The New York Times series explores "the history and legacy of Communism, 100 years after the Russian Revolution." The Times' essayists are extolling Lenin's fantabulous conservationist programs and "Communism for Kids" propaganda.
In the past, when issues have arisen that are sufficiently disturbing to the American people that they begin to interfere with a president's ability to lead, the president has addressed the nation to set the record straight. I think it is time to do this.
The former Democratic presidential nominee Hillary Clinton describes then-Republican nominee Donald Trump as a "creep" and says he invaded her "personal space" during the debates last fall.
The CIA published an assessment in 1985 — "The Soviet Invasion of Afghanistan: Five Years After" — that analyzed Soviet efforts to establish peace and stability in Afghanistan. Read now, the assessment sounds familiar.
The country did not vote for confrontation or war. Can the new custodians of President Trump's populist-nationalist and America First agenda, the generals and the Goldman Sachs alumni association, be entrusted to carry it out?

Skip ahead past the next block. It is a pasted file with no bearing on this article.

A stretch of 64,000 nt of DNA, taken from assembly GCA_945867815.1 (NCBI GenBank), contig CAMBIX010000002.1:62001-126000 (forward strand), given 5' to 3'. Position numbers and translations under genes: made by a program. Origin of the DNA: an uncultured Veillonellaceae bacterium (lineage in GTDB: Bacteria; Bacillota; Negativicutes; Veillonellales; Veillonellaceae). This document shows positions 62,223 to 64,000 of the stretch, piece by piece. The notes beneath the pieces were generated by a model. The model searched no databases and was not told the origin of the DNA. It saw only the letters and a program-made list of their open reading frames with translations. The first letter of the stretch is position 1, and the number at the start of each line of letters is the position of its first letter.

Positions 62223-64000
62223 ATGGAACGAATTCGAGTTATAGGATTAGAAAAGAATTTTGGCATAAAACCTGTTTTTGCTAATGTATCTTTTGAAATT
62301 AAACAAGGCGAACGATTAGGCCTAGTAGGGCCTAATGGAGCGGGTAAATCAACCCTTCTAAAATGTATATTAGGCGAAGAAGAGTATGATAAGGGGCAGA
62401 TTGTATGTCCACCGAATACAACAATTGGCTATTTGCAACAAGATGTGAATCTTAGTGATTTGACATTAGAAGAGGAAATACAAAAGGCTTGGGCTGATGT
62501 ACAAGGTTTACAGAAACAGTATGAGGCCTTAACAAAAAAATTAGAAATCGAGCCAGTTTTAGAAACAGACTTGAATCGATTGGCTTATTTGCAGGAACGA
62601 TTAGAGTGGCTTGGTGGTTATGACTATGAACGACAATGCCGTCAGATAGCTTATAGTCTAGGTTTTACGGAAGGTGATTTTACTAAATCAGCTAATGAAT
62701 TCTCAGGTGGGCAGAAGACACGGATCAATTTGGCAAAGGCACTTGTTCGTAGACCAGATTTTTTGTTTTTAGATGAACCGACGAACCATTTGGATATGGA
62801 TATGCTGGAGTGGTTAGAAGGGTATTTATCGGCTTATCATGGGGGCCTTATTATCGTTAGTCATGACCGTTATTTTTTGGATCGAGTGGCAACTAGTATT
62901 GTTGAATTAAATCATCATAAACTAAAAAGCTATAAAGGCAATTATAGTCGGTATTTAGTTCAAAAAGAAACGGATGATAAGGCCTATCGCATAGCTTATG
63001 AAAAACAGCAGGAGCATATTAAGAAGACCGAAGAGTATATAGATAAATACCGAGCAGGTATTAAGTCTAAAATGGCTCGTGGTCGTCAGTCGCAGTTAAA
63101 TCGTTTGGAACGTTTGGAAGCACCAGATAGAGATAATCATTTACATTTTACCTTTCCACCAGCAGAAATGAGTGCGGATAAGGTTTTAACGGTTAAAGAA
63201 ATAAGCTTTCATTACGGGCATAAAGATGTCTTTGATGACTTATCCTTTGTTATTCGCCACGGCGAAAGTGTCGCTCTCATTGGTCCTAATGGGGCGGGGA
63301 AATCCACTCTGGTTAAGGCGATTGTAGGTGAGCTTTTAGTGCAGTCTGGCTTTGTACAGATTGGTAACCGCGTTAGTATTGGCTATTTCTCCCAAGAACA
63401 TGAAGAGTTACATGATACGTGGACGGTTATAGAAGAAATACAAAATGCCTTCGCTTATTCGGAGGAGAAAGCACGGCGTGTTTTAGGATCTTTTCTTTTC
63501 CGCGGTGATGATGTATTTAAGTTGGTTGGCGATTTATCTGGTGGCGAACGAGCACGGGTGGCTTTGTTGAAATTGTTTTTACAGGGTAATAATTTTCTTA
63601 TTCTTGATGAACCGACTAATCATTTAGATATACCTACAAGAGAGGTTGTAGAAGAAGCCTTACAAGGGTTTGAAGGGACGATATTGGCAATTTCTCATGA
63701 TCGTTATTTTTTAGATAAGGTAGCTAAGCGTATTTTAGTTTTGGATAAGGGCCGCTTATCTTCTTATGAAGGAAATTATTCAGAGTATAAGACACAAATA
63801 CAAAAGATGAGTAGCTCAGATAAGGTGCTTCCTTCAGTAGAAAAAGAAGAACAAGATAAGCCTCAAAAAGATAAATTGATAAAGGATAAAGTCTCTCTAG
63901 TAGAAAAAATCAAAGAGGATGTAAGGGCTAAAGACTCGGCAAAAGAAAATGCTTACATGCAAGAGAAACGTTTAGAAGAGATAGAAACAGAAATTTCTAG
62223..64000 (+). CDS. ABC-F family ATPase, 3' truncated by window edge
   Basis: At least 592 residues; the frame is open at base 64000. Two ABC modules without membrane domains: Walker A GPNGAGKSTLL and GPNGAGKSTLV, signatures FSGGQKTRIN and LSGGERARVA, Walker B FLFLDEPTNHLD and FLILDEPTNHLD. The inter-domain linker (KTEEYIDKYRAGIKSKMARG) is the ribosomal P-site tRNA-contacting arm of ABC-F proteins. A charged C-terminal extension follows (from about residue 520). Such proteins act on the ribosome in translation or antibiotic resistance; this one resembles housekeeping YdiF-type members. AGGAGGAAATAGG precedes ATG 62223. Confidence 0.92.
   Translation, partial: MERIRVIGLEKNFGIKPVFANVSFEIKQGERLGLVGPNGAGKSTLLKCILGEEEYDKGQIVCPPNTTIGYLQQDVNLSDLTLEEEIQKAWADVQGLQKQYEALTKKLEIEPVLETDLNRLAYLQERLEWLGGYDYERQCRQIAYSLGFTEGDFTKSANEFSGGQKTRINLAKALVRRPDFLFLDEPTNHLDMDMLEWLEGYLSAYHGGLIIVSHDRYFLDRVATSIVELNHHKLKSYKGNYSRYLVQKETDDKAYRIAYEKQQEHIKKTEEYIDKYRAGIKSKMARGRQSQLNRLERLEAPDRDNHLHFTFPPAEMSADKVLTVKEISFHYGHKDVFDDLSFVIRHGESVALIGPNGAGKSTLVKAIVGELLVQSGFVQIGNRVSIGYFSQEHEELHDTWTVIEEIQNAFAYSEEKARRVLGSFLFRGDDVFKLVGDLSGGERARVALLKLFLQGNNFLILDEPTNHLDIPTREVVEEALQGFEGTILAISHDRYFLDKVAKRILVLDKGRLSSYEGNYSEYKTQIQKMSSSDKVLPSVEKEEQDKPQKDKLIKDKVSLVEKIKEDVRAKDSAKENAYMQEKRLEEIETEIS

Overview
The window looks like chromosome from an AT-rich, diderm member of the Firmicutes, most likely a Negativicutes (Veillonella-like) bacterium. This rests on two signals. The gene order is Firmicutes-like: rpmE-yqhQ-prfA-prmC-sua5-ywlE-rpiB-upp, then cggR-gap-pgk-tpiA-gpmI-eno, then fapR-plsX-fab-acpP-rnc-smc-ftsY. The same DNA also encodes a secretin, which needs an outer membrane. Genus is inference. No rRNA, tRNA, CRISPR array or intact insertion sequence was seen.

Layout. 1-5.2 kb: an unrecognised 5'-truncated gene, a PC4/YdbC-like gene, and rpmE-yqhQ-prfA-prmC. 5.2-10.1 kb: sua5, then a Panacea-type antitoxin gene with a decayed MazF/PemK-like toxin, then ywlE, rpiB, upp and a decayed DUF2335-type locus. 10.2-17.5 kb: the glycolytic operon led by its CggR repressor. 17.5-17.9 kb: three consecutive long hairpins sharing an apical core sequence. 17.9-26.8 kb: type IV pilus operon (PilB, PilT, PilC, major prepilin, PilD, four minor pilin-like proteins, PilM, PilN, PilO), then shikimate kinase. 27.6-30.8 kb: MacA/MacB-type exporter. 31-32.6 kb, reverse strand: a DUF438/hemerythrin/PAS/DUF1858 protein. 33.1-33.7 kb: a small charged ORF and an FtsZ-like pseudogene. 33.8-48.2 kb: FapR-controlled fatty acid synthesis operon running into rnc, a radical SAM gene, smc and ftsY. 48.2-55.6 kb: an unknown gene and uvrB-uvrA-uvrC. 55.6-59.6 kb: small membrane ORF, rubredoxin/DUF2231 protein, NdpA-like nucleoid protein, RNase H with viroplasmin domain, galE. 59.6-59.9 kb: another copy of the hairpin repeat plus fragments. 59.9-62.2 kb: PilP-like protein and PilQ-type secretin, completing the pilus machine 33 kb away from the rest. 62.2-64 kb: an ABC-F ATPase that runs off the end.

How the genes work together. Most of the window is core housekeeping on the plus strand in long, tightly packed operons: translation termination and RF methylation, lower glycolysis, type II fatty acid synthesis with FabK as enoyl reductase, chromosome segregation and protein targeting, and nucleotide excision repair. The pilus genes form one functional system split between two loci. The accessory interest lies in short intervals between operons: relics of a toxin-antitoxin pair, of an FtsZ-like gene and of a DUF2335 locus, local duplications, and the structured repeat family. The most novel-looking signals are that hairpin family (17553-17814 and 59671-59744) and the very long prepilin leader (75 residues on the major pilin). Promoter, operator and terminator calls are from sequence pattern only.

Trump is creating jobs, higher incomes and trying to give a better education to every disadvantaged child in America. If only the media would cover what he does with the same intense attention that they pay to what he says.
Trump is as personally radioactive as any president since Nixon during his final descent. But any Trump official who doesn't think he is being forced to violate his personal conscience should stick it out. Crippled presidencies aren't good for the country.
The national Robert E. Lee Memorial reminds the nation of the legacy of leniency pursued by Lincoln and later Johnson that helped heal the nation by reducing violence on all sides — leadership we sorely need today.
Many of the Trump supporters who toiled long payless days last year to get the Republican elected president remain on the sidelines as plum national security jobs go to outsiders.
The purpose of the First Amendment is to encourage open debate about government policies and the people who run it. It would be antithetical to that purpose for the government itself to decide what speech is acceptable in public discourse.